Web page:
The Apple M1 has over 600 reorder buffer registers (while Skylake and Zen are around 200ish). The 16 or 32 architectural registers of the ISA are pretty much irrelevant compared to the capabilities of the out-of-order engine on modern chips.
A 200, 300, or 600+ register ISA is unfathomable to those from 1995. Not only that, but the way we got our software to scale to such "shadow register" sets is due to an improvement in compiler technology over the last 20 years.
Modern compilers write code differently (aka: "dependency cutting"). Modern chips take advantage of those dependency cuts, and use them to "malloc" those reorder buffer registers, and as a basis for out-of-order execution.
While the tech existed back in the 90s for this... it wasn't widespread yet. Even the best posts from back then would be unable to predict what technologies came out 25 years into the future.
Okay, you got me. I somehow confused the register file with the reorder buffer in the above post. But I think I may still manage to be "technically correct" thanks to the FP register file (even though its not really fair to count those).
This can have a big effect on memory traffic due to unnecessary moves and stack pops/pushes.
On x86 systems like Skylake or Zen3, it doesn't even use an execution pipeline. Literally zero resources used, aside from the decoder.
Heck, you can perform "xor rax, rax" as much as you'd like, because that's also a rename. It doesn't use any pipeline at all either.
Register renaming (aka: "malloc" a register) is the fastest operation on modern CPUs. That's xor blah,blah, or mov foo, bar, etc. etc.
Its only really an issue if you somehow need more width ("Instruction-level parallelism") than what the architectural registers provide.
And even then... I'm not sure if it matters. There's store-to-load forwarding. So any register you write to L1 cache (that is read back in later on) will be store-to-load forwarded, and the whole memory read will be bypassed anyway.
And even then, L1 cache is 4-clock ticks latency, and issued at the full speed of the chip's load/store units. Even if store-to-load forwarding failed for some reason, L1 cache is damn near the speed of a register.
(A similarly but different debate could be had over all the save/reloads we incur on function entry/exits. 29k and SPARC's register windows were attempts at avoiding those).
In addition to the confusion between ROB and register file, register renaming (and the distinction between architectural registers and register files) was already well established in 1995.
What stuck out to me when I first read it 25 years ago is that the ARM is the least RISCy RISC, and x86 is the least CISCy CISC. At that time the Pentium was killing the 68060 and many of the RISCs, and it seemed clear that x86 had a big advantage in the relatively small number of memory ops per instruction.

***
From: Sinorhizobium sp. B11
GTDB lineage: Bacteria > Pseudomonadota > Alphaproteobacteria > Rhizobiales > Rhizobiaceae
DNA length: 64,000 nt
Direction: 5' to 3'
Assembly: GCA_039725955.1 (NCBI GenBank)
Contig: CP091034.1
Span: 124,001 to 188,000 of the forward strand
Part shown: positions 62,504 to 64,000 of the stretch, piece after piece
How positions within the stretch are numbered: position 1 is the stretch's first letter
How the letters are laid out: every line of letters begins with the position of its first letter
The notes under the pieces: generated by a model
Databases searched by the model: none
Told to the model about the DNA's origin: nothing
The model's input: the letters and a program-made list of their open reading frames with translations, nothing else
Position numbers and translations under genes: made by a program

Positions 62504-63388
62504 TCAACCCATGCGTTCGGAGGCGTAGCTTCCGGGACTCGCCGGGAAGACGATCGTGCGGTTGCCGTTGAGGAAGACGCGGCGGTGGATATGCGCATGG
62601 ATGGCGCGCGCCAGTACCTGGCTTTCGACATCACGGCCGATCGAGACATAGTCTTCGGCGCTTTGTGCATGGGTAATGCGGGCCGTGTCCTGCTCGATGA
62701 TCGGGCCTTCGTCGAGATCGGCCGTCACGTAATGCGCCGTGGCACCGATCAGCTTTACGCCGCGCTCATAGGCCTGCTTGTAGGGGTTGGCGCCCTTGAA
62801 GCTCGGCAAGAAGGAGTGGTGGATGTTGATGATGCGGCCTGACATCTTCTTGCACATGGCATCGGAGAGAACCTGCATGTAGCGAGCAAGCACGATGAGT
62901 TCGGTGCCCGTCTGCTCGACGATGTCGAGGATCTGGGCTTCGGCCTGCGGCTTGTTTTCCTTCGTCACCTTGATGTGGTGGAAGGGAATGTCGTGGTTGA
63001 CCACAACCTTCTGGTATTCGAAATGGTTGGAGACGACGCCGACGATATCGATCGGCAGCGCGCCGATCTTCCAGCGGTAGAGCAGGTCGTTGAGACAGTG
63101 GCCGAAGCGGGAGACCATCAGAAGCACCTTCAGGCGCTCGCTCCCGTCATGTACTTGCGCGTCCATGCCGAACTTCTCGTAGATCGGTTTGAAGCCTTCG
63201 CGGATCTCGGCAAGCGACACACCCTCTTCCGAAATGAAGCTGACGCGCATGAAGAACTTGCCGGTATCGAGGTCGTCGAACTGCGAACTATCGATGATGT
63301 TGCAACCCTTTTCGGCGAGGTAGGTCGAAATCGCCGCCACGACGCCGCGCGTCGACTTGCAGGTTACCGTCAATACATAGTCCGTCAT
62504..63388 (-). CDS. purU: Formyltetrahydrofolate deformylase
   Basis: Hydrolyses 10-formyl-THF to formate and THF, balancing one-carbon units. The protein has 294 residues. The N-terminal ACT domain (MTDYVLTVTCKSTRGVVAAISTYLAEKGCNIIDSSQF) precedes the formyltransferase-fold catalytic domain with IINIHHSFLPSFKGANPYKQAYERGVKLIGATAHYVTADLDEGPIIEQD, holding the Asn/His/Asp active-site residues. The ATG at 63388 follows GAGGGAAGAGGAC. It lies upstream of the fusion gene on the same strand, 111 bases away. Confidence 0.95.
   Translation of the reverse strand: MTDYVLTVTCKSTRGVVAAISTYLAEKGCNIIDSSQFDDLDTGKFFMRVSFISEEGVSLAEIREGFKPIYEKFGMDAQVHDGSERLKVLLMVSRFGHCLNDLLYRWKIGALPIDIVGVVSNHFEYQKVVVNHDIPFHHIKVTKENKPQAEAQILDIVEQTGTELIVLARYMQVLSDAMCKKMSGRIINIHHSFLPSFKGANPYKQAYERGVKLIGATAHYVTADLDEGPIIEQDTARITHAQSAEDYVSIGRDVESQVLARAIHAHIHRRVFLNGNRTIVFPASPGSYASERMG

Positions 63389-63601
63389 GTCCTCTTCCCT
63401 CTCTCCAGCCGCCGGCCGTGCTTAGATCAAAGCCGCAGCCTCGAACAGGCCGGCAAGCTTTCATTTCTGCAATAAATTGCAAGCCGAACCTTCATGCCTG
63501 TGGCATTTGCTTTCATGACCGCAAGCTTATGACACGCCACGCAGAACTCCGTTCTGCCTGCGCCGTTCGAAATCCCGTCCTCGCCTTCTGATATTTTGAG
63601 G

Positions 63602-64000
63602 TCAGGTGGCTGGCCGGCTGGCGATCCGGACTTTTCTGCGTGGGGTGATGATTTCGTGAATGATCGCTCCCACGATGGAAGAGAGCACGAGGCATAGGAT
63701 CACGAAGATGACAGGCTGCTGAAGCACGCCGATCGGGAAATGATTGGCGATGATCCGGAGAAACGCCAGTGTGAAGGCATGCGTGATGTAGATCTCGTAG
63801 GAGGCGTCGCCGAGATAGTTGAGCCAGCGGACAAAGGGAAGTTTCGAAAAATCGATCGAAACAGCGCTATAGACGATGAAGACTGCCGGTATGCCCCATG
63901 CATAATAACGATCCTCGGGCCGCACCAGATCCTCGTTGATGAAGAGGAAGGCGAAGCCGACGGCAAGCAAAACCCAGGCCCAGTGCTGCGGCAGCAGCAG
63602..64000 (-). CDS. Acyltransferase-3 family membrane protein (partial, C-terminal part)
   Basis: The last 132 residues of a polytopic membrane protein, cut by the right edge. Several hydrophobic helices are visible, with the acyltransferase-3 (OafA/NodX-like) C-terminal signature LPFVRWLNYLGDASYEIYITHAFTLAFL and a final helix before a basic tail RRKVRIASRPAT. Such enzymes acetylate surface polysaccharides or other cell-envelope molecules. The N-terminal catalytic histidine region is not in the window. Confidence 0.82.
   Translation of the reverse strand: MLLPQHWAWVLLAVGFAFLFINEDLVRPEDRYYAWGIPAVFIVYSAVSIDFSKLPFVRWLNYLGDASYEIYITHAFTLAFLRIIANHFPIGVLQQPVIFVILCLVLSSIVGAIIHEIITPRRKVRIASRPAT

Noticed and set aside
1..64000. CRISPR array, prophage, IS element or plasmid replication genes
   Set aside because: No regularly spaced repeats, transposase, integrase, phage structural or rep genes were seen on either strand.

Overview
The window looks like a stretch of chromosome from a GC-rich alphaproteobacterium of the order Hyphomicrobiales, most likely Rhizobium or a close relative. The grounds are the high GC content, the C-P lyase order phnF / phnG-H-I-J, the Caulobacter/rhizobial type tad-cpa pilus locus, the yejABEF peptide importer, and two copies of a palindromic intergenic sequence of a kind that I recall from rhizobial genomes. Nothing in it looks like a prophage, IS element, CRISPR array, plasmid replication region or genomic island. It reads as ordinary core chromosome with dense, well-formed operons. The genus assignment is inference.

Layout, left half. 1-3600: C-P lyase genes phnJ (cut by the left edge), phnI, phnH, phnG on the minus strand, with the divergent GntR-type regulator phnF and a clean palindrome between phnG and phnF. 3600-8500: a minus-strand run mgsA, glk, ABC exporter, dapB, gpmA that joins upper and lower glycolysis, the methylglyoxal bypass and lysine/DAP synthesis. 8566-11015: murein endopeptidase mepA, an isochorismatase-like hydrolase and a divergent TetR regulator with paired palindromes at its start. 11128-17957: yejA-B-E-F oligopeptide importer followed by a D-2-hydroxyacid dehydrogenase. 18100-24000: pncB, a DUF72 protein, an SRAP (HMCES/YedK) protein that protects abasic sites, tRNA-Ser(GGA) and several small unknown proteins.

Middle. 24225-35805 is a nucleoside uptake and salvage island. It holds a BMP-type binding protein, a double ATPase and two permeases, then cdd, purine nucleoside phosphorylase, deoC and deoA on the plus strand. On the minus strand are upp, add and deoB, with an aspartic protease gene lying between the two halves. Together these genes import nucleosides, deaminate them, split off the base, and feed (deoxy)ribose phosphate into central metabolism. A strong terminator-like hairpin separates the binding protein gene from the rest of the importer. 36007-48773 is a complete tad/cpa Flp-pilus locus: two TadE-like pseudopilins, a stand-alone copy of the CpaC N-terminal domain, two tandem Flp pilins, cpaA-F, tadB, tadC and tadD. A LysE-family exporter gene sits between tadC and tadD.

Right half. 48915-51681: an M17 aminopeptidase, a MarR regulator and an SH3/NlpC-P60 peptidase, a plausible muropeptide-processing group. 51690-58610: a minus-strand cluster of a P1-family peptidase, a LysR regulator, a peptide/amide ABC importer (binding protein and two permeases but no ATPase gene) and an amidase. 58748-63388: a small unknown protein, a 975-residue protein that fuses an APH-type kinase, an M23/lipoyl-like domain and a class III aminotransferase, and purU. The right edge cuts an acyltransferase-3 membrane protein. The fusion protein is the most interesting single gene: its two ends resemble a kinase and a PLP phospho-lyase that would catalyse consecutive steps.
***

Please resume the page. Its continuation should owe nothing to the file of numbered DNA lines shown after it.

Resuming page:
In fact, Intel had such an advantage that they managed to bet on a completely failed architecture (Itanium) for more than a decade and not only maintain market position but knock out most RISC architectures during the time.
I'm not sure I completely buy into the reasoning, but I do believe that Intel (accidentally!) ended up with an architecture that compromised well between RISC and CISC ideas. When they tried to build a shiny RISC architecture, what we got was Itanium, which turned out to be a disaster in no small part because the sufficiently-smart-compiler ideas underlying RISC definitely didn't work out.
> When [Intel] tried to build a shiny RISC architecture, what we got was Itanium, which turned out to be a disaster
That was a shiny VLIW architecture, more or less. The shiny RISC disaster was the 860. And they also had the 432, a fancy CISC disaster, to their name.
Edit: To clarify my question — to the best of my knowledge, while the VAX had a higher level of indirection of indirection in instructions than the x86, the 68K has exactly the same level of indirection.
Instead, the real question is microarchitectural. First, what are the actual capabilities of your ALUs, how are they pipelined, and how many of them are there? Next, how good are you at moving stuff into and out of them--the memory subsystem, branch prediction, reorder buffers, register renaming, etc. The ISA only matters insofar as it controls how well you can dispatch into your microarchitecture.
It's important to note how many of the RISC ideas haven't caught on. The actual "small" part of the instruction set, for example, is discarded by modern architectures (bring on the MUL and DIV instructions!). Designing your ISA to let you avoid pipeline complexity (e.g., branch slots) also fell out of favor. The general notion of "let's push hardware complexity to the compiler" tends to fail because it turns out that hardware complexity lets you take advantage of dynamic opportunities that the compiler fundamentally cannot do statically.
The RISC/CISC framing of the debate is unhelpful in that it draws people's attention to rather more superficial aspects of processor design instead of the aspects that matter more for performance.
2-in, 1-out didn't, either. Nowadays all floating-point units support 3-in, 1-out via fused multiply-add. SVE provides a mask argument to almost everything.
While even with Thumb-2, you can at worst just try decoding an instruction at every halfword. At worst you throw away half of the results if they are the second half of an instruction that was already taken care of. If you tried to do the same thing with x86 you'd throw away many more results, trying to decode (much more complex encodings) at every byte.